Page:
While mammograms have been the go-to technique for years to identify abnormalities in women’s breasts, a new national study with a local test site is exploring another tool that may also prove useful.
SouthCoast Imaging Health Service, which has offices in Savannah and on Hilton Head, is part of a national study of a whole-breast ultrasound machine to see if it is a better option for women with specific types of tissue that are more prone to developing breast cancer.
SouthCoast is one of eight sites chosen to test a new process that combines mammography with the SoftVue whole breast ultrasound system. The first breast cancer found using the new system was at the Hilton Head location of SouthCoast, said Patricia Shapiro, the imaging center’s radiologist and principal investigator.
“We knew there was a breast cancer there, we knew it, but none of us could see it — that’s how dense this woman’s breast was,” Shapiro said. “But you could see it easily on the SoftVue … It’s very interesting. It would be the holy grail if they can make it work.”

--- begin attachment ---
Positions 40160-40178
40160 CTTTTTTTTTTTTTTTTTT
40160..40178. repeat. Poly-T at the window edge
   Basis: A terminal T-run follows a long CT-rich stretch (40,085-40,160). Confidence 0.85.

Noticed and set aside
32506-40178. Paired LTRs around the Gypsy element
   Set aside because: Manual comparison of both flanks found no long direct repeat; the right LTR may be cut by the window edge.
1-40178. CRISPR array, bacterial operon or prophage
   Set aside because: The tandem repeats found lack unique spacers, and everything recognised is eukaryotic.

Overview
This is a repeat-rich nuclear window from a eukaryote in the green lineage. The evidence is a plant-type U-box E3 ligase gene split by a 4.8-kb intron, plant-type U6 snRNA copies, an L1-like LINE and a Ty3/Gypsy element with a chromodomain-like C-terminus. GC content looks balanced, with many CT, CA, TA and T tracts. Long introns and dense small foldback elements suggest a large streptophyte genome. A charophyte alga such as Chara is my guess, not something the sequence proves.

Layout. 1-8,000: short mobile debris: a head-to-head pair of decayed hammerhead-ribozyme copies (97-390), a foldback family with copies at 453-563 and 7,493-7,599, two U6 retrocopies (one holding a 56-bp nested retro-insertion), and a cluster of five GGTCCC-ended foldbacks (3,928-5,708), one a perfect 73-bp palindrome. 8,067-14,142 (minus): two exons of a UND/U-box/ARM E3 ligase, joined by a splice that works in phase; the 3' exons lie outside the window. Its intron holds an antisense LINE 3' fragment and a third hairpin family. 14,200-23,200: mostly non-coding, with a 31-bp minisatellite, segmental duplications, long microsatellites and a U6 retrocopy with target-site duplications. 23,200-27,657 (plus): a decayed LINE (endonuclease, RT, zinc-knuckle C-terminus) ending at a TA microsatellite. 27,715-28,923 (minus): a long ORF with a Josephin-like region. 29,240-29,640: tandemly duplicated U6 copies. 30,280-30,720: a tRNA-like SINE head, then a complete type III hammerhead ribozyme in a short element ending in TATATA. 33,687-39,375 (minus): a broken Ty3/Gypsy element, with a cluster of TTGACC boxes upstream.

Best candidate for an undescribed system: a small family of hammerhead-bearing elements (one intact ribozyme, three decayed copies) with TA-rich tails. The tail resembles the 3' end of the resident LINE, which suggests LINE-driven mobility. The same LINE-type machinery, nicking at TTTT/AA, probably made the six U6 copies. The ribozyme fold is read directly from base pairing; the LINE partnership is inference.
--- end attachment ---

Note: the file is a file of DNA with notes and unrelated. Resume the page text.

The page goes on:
The study goal is to enroll 10,000 women in the trial. The focus is on women with dense breasts because the higher the density, the more at risk a woman is to getting breast cancer. In the past, density also made seeing cancer tumors extremely difficult.
“With fibrous breasts, it’s like trying to find a tree in the forest or a snowflake in a blizzard, and we don’t see them,” Shapiro said. “It’s hugely important to try to catch breast cancers early because if we catch them early, in Stage 0 or Stage 1, they are 100 percent curable.”
Ultrasounds have been used in the past to examine abnormalities detected through a mammogram; but the SoftVue machine scans the entire breast at one time, leaving less room for error and giving a more complete picture of the tissue inside.
Another option in the past has been to use an MRI, but these often are expensive, and most insurance companies don’t cover this use. The new ultrasound technology is less expensive.
With just mammograms, radiologists catch about four or five cases of breast cancer for every 1,000 mammograms. With ultrasounds, that number goes up to seven or eight cases of breast cancers per 1,000.
“We would be extremely excited if this technology really works and really took off,” Shapiro said. “That’s a big difference if you could pick up two, three or even four more cases of breast cancers early.”
For more information call 843-681-1999 or go to www.southcoast-health.com/imaging.